The trial court's misapplication of Staples aside, the court inexplicably declared § 3124.2 unconstitutional instead of reading an implied mens rea requirement into it. Apparently, the court declined to do this because it viewed the statute as “beyond resuscitation.” Trial Court Opinion, 2/21/02, at 7. The court stated, “[B]ecause the statute is constitutionally deficient in so many aspects, it cannot be fixed merely by court clarification [.]” Id., at 8. However, applying 18 Pa.C.S. § 302(c) to require at least recklessness renders the statute perfectly constitutional. Section 3124.2 is not unconstitutional for lacking an express mens rea requirement.
The judgment of the Court of Common Pleas of Montgomery County is reversed, and the case is remanded to that court for trial. Jurisdiction relinquished.
Justice NIGRO concurs in the result.
1. 42 Pa.C.S. § 722(7) provides:The Supreme Court shall have exclusive jurisdiction of appeals from final orders of the courts of common pleas in the following classes of cases:* * *(7) Matters where the court of common pleas has held invalid as repugnant to the Constitution, treaties or laws of the United States, or to the Constitution of this Commonwealth, any treaty or law of the United States or any provision of the Constitution of, or of any statute of, this Commonwealth, or any provision of any home rule charter.
2. Two of the three counts against appellee fall under the prior version of the statute, which provided:(a) General Rule.-A person who is an employee or agent of the Department of Corrections or county correctional authority commits a misdemeanor of the first degree if the person engages in sexual intercourse, deviate sexual intercourse or indecent contact with an inmate.(b) Definition.-As used in this section, the term “agent” means a person who is assigned to work in a State or county correctional facility who is employed by any State agency or any person employed by an entity providing contract services to the Department of Corrections or county correctional authority.18 Pa.C.S. § 3124.2 (amended 2000). The trial court stated, however, “the reasoning herein applies equally to the new statute.” Trial Court Opinion, 2/21/02, at 1 n. 1. Furthermore, the parties address their arguments to the constitutionality of the amended version. See Brief for Appellant, at 7; Brief for Appellee, at 10-12. We address the constitutionality of the statute as amended.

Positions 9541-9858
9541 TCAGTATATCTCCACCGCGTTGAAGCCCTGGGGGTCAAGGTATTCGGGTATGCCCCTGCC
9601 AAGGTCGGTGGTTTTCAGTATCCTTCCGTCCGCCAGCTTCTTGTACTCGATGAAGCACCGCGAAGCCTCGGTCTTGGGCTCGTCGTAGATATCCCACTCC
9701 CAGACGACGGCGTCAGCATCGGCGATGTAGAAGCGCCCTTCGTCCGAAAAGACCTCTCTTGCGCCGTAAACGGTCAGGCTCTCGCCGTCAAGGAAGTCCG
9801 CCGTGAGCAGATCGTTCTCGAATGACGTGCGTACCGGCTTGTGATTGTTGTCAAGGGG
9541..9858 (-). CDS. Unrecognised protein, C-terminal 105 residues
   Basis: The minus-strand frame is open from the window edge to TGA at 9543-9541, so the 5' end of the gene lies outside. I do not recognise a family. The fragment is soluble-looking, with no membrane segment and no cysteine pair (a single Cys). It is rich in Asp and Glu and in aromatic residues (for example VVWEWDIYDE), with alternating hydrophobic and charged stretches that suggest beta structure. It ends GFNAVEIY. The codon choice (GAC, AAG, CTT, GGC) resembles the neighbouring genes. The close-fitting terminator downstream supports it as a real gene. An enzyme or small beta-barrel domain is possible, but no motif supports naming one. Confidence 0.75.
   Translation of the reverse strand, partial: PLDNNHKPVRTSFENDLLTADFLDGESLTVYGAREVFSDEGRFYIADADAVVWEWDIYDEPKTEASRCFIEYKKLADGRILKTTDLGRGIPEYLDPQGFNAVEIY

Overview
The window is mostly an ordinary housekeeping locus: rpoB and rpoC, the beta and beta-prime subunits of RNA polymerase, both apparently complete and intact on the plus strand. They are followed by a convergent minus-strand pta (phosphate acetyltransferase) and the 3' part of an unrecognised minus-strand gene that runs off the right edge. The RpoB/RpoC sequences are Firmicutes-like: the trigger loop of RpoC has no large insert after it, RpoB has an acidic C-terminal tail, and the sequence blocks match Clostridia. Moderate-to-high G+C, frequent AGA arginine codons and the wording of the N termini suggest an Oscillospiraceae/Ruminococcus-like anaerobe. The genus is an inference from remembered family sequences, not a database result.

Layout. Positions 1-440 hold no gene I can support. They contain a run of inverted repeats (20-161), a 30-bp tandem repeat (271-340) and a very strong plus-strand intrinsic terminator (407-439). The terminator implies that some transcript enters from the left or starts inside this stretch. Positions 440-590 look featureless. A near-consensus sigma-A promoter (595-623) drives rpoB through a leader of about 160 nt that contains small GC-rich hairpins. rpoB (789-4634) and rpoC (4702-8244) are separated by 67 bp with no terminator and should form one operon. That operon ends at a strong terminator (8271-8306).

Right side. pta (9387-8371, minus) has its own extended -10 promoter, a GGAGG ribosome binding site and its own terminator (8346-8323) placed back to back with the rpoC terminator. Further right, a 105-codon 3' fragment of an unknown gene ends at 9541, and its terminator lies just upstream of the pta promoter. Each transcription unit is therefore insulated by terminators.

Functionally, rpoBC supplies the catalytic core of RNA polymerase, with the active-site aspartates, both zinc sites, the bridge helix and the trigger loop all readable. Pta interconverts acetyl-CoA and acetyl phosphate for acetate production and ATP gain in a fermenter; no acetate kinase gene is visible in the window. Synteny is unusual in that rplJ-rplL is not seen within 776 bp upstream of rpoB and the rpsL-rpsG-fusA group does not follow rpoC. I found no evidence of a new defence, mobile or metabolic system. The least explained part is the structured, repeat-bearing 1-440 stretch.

3. A central feature of appellee's scenarios is the assumption § 3124.2 is a strict liability statute. As we discuss in Part III, it is not.
4. While appellee urges her conduct implicates the First Amendment, it is more properly viewed under the Due Process Clause, as we discuss in Part II.
5. The Commonwealth did not raise the overbreadth issue in its brief to this Court, and ordinarily this omission would constitute a waiver of that issue. See Pa.R.A.P. 2116(a). This Court will not depend on the parties to preserve those issues upon which the trial court expressly relied in holding the statute unconstitutional. A statute found unconstitutional will not be left in that state merely because of neglect by the parties.
6. This is not to say the two are unrelated. Both the First and Fourteenth Amendments are implicated in cases where freedom of association is asserted for purposes of group expressive activity. See, e.g., NAACP v. Alabama, 357 U.S. 449, 460, 78 S.Ct. 1163, 2 L.Ed.2d 1488 (1958) ( “[T]his Court has more than once ․ remark[ed] upon the close nexus between the freedoms of speech and assembly. It is beyond debate that freedom to engage in association for the advancement of beliefs and ideas is an inseparable aspect of the ‘liberty’ assured by the Due Process Clause of the Fourteenth Amendment, which embraces freedom of speech.”) (citations omitted). As we have said, however, this case does not involve association for expressive purposes.